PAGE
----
Cookies Policy
X

This site uses cookies. By continuing to browse the site you are agreeing to our use of cookies.

I accept this policy

Find out more here

Lead Me Beside Still Waters

No metrics data to plot.
The attempt to load metrics for this article has failed.
The attempt to plot a graph for these metrics has failed.
The full text of this article is not currently available.

Brill’s MyBook program is exclusively available on BrillOnline Books and Journals. Students and scholars affiliated with an institution that has purchased a Brill E-Book on the BrillOnline platform automatically have access to the MyBook option for the title(s) acquired by the Library. Brill MyBook is a print-on-demand paperback copy which is sold at a favorably uniform low price.

Access this article

+ Tax (if applicable)
Add to Favorites
You must be logged in to use this functionality

Toxic Water, Trisomy 21 and a Theology of Eco-Social Disability

image of Worldviews: Global Religions, Culture, and Ecology

Artist Ena Swansea paints a provocative paradox in “One” from her “4 Seasons” quadtych: Is the child in the bathtub playfully holding a bubble, the orb of our global commons, or a crystal ball that portends an ominous future? As the viewer is confronted with the image of a child who, in the middle of an ordinary daily routine, is up to his armpits in a pool of blood red water, the question of water toxicity becomes central in the painting.Working from that image, this paper explores the interaction between water toxicity and Trisomy 21, proposing the need for a “precautionary principle” to guide decision-making. The rationale for that principle is developed here through a study of communities with heightened links between water toxicity and Trisomy 21, a deepened theology of water across worldviews drawing on the work of John Hart’s Sacramental Commons, and a proposed model for “eco-social disability.” Because scientific studies linking toxic water and Trisomy 21 are inconclusive, the precautionary principle serves as a guide to prevent the potential disabling effects of toxic water causing unjust generation of disablement.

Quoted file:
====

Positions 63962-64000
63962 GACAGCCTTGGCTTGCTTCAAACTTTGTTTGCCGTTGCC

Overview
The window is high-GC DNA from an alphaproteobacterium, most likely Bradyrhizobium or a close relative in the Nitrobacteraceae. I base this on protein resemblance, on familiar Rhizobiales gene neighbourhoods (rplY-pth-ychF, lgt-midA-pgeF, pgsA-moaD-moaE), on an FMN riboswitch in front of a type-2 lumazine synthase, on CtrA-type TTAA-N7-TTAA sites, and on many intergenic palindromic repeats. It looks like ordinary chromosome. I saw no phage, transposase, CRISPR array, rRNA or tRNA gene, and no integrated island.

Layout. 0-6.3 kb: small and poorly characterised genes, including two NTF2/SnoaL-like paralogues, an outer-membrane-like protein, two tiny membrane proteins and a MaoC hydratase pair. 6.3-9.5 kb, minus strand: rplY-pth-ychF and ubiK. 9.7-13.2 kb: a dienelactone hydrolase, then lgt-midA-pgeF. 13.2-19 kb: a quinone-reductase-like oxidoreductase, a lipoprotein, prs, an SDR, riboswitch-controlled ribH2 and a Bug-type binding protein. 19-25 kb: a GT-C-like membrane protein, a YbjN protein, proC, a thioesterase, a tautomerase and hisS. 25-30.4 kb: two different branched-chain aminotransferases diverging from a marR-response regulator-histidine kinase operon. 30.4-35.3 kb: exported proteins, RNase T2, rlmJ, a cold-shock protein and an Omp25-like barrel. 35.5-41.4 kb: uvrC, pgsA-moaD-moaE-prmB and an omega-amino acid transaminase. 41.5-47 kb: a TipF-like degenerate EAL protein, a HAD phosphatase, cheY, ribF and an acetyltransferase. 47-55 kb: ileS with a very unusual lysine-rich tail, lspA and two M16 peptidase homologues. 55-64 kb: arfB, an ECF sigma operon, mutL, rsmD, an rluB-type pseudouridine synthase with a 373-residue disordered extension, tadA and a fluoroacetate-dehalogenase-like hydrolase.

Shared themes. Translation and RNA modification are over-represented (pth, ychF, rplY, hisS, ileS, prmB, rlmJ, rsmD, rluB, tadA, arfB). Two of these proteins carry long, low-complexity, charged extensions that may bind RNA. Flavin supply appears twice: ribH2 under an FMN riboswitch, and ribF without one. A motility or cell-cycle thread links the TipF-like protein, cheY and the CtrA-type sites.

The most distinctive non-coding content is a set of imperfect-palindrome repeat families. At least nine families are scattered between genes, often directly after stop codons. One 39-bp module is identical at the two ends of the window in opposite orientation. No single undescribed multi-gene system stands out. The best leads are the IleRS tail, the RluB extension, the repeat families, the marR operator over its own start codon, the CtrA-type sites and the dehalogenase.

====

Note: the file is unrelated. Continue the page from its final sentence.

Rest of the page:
Affiliations: 1: Duquesne University, Pittsburgh, PA, USA lisahickmanaz@hotmail.com

10.1163/15685357-01901003
/content/journals/10.1163/15685357-01901003
dcterms_title,pub_keyword,dcterms_description,pub_author
10
5
Loading
Loading

Full text loading...

/content/journals/10.1163/15685357-01901003
Loading

Data & Media loading...

http://brill.metastore.ingenta.com/content/journals/10.1163/15685357-01901003
Loading

Article metrics loading...

/content/journals/10.1163/15685357-01901003
2015-01-01
2018-07-19

Sign-in

Can't access your account?
  • Tools

  • Add to Favorites
  • Printable version
  • Email this page
  • Subscribe to ToC alert
  • Get permissions
  • Recommend to your library

    You must fill out fields marked with: *

    Librarian details
    Your details
    Why are you recommending this title?
    Select reason:
     
    Worldviews: Global Religions, Culture, and Ecology — Recommend this title to your library
  • Export citations
  • Key

  • Full access
  • Open Access
  • Partial/No accessInformation